Foreclosure On Investment Properties

5 Replies

My investment group invested funds accumulating $120k among four properties in the Houston area. I was pretty suspicious regarding the finished property being pulled off of the market suddenly for a month. Looked up some information today and spoke with the original lender stating that he foreclosed on the property due to the property not selling in time. While we do have deeds of trust for each property I do not have the original notarized copy so was unable to file a lien at the courthouse. The other three properties show little to no signs of development and I am sure those properties will be foreclosed on as well. What legal recourse do we have to recover funds if we are unable to place liens on the properties?   

Originally posted by @Ulysses Grant, IV :

My investment group invested funds accumulating $120k among four properties in the Houston area. I was pretty suspicious regarding the finished property being pulled off of the market suddenly for a month. Looked up some information today and spoke with the original lender stating that he foreclosed on the property due to the property not selling in time. While we do have deeds of trust for each property I do not have the original notarized copy so was unable to file a lien at the courthouse. The other three properties show little to no signs of development and I am sure those properties will be foreclosed on as well. What legal recourse do we have to recover funds if we are unable to place liens on the properties?   

 Ulysses, 

I am sorry for you. Check with a real estate attorney licensed in your state. Each state is different. What you have are unrecorded mortgage liens on these properties. Some states allow you to have a 'claim' on the property even if your trust deed is not recorded - not sure what is the law in Texas.

Well, you likely won’t recover the majority, if any, of your money as it sounds like you were lending money as a second mtg (if your mtgs were/are recorded prior to a first mtg foreclosure).  Get your mtgs filed ASAP. If the properties sell at auctions for more than the first mtg, unlikely, you’d get any overage amounts.  It’s doubtful the individual will have any money to pay any judgments you might get.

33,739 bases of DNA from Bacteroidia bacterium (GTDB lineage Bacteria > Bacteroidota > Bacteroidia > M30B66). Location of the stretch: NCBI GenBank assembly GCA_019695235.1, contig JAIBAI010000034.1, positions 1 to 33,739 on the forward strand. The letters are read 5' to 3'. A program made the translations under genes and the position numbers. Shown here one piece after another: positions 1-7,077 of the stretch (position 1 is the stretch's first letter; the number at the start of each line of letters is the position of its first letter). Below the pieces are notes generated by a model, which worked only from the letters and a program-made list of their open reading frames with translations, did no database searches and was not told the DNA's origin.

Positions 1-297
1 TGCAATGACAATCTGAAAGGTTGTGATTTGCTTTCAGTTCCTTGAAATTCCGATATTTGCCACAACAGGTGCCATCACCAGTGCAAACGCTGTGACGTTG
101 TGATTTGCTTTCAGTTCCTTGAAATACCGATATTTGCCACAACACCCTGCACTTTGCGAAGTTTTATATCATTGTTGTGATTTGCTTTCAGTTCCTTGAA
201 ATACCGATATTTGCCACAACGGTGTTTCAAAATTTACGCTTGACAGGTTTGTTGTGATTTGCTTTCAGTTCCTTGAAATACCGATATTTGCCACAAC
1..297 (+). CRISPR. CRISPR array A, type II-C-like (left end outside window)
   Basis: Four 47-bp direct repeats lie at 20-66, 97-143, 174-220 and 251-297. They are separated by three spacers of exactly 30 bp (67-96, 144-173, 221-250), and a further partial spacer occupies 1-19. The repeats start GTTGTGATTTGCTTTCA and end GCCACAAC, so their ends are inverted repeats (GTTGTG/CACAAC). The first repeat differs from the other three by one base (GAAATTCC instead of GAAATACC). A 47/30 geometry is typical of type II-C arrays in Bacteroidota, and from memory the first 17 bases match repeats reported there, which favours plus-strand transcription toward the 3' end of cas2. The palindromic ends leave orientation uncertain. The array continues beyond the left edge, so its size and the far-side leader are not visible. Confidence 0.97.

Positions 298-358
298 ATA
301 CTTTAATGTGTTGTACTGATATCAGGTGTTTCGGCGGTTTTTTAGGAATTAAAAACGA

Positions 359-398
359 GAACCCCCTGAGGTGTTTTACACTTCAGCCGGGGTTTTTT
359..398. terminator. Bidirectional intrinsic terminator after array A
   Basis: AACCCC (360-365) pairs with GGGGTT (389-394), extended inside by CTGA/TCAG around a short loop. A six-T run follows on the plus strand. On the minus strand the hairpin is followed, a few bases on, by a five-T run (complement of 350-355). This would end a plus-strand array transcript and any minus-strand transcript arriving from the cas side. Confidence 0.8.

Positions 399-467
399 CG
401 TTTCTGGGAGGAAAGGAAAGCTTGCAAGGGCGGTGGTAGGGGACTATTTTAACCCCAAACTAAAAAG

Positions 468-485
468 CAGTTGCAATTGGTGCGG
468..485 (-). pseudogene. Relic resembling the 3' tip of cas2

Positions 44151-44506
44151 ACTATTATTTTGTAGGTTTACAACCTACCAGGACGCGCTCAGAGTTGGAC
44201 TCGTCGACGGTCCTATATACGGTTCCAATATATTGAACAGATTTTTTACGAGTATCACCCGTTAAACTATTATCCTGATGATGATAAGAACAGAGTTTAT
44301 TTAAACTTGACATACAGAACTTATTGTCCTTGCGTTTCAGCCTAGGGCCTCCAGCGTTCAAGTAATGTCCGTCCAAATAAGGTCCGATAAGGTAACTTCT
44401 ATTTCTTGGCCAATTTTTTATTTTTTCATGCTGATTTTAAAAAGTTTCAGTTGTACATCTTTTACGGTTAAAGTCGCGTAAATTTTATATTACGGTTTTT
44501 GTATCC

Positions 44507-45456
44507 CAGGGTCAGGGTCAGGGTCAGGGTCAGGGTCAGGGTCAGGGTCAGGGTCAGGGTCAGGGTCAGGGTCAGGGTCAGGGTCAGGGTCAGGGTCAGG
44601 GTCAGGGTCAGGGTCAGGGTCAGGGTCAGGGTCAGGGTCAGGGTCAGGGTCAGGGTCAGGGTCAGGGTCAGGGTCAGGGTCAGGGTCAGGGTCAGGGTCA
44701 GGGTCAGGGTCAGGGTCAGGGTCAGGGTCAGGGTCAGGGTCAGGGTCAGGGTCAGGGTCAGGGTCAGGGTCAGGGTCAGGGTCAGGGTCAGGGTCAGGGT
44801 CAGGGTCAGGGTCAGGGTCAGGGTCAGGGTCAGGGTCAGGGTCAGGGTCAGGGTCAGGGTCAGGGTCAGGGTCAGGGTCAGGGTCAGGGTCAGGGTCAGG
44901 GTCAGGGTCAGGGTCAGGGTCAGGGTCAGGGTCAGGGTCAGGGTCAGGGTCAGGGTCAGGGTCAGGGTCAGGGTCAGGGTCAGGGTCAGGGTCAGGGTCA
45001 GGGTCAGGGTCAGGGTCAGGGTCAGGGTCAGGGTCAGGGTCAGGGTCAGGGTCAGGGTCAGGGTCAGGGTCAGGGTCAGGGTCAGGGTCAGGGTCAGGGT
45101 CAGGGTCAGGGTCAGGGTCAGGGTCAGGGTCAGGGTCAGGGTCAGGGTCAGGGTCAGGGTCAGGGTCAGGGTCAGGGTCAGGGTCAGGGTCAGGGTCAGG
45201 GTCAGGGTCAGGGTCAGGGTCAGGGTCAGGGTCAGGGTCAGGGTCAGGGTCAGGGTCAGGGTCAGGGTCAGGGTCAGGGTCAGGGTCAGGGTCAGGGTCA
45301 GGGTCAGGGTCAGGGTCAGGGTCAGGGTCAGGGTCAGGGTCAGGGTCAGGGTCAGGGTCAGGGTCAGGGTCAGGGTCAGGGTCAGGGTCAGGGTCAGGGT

Find out the status on his first mtgs on the other properties and if it makes sense, buy out the first mtgs so that you have more control.

As uncomfortable responding to what appears to be a fake profile, I'll say that you don't need a wet-ink copy to record a lien in the real property records - in Texas.  Mostly the documents are scanned, and then the Electronic Signatures Act kicks in.  If the DoTs weren't recorded, likely you didn't close at a title company.  There may be other liens in front of yours.  Check your docs to see if you can begin foreclosing for failure to start repairs.

Originally posted by @Jerel Ehlert :

As uncomfortable responding to what appears to be a fake profile, I'll say that you don't need a wet-ink copy to record a lien in the real property records - in Texas.  Mostly the documents are scanned, and then the Electronic Signatures Act kicks in.  If the DoTs weren't recorded, likely you didn't close at a title company.  There may be other liens in front of yours.  Check your docs to see if you can begin foreclosing for failure to start repairs.

Thanks for the response. Not sure what you are referring to regarding a fake profile but nevertheless there was a senior lien in front of ours. The property has been foreclosed on by the senior lien holder which plans to sell the property. The documents were most likely filed in Maryland vs Texas but I do have the signed and notarized documents. The funds we provided were intended to be towards the cost of the build out returned with interest so we were not involved in the closing process.